I first wanted to be a writer when I was 5 years old. My aunt would copy down the words for me as I dictated to hear my stories. It only took fifty-two years and three writing degrees in order to screw up enough courage to actually write my first piece of fiction. My Aunt long dead would be so proud of me, but there she would have been sad that it took so blessed long. I can hear her now, “what on earth took you so long.” The truth is it didn’t get easier I didn’t discover a treasure of untapped courage. I’m still terrified. I still have what is called imposter syndrome, but I’ve learned that I want to write more, and if I am going to write I need to do it now before it’s too late. This is how I dealt with my self-doubt. Not in any order.
- I surrounded myself with supportive people. My husband was good for that and my parents, although they are getting up in years they were good for that. They asked without being prompted, “did I write?” “how’s the writing going?” that means an awful lot when you don’t feel like a real writer. I tried not to bore them with too many details, so unless they asked, they did not get any information.
- Focus on my strengths, for example, I write great dialog I didn’t write only dialog, but I know I do that well so when I was struggling with world building and description. I little piece of my heart would remember that I knew how to write dialog and not every writer knows how to do that.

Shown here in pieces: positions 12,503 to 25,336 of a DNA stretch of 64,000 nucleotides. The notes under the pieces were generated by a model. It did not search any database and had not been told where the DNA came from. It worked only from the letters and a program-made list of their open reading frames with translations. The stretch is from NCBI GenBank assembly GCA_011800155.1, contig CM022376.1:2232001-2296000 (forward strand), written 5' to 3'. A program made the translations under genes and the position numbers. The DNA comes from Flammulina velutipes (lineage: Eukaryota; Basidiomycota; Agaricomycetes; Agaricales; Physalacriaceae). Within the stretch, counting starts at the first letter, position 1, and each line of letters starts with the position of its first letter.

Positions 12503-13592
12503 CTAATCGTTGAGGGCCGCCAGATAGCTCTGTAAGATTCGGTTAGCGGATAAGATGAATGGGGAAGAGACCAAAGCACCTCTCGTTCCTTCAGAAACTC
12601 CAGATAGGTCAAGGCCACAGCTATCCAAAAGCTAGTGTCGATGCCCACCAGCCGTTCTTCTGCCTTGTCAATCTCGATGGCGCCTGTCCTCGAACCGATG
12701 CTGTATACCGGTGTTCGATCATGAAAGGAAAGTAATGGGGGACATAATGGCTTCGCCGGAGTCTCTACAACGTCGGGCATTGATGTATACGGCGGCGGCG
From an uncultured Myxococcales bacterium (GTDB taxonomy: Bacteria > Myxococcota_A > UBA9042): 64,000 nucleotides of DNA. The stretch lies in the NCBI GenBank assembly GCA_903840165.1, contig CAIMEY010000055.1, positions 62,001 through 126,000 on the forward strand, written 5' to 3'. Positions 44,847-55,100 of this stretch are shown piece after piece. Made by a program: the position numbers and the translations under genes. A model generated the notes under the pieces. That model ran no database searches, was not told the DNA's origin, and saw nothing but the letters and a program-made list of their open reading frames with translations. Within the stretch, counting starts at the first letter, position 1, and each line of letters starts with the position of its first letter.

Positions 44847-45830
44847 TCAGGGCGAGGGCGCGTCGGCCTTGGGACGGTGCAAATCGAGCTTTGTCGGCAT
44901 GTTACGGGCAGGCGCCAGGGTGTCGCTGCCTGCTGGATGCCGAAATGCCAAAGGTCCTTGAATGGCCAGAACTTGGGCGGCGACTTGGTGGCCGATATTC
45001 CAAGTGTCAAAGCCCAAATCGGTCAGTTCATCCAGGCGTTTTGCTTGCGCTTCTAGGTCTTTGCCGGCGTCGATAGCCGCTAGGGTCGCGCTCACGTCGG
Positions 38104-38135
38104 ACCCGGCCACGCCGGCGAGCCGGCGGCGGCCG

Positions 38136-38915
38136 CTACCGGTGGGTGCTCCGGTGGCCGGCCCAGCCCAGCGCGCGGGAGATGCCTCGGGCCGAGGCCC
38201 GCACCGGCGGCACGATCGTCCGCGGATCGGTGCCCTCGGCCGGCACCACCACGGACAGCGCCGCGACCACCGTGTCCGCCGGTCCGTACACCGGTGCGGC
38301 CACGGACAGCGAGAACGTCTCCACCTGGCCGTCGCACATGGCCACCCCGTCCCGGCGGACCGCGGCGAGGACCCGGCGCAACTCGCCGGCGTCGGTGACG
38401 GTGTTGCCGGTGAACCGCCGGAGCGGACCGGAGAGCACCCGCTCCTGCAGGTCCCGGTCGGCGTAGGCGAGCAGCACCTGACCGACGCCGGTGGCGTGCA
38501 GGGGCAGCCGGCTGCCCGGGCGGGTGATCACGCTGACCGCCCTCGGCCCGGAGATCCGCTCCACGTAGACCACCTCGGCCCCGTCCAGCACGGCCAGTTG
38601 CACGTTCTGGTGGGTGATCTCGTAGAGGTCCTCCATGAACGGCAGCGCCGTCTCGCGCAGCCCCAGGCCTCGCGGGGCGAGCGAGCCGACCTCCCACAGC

- Write every single day writing is like a practice. Today, for example I just had dental surgery a few days ago my mouth is still a little swollen and I have a cold but I’m writing today. I will revise my novel today. I am a writer today and writers write.
- Celebrate the little wins a bad day of writing is better than a good day of doing anything else. And every little victory counts. Celebrate the word count reached, or the scene resolved.
- Be kind to yourself, understand setbacks will happen and don’t beat yourself up. Take them in your stride and move on.
- Avoid comparing yourself to others. You are you and there is no other person who can tell this story the same what you can. Accept yourself for the writer that you are. For the strengths that you bring to your story and celebrate it.
- Don’t let your inner critic win. Your inner critic can be a game changer: silence it and you’ve won the game. The inner critic will whisper you ‘re not good enough a thousand times a day. If you silence it just once you’ll be so much the better for it.
- Faith. Faith is something that you believe in, but have no proof of. Have faith that if you keep writing you will be given proof that you more than a competent writer. Maybe even a good writer.
- Give yourself permission to write absolute garbage. Sometimes you need to tell yourself it’s okay if today I write absolute garbage. It’s okay if today I write the worst stuff ever written in the history of writing. Of course, you won’t, but even if you do. Who cares if you write garbage? Tomorrow is another day to write. Lastly.
- Let it sit with you and do it, anyway. Sometimes when it comes down to itself-doubt is part of writing and you just have to as the saying goes suck it up buttercup and do it, anyway. Not very sympathetic. But there that is the truth of it. When you make the choice to write you choose a hard life, there is not much sympathy in a blank sheet of paper or a blank screen.
In the words of Yoda, “there is no try, there is only do or do not.” When you choose to write, you write for all the reasons that people have written for all of history, because they can’t do anything else.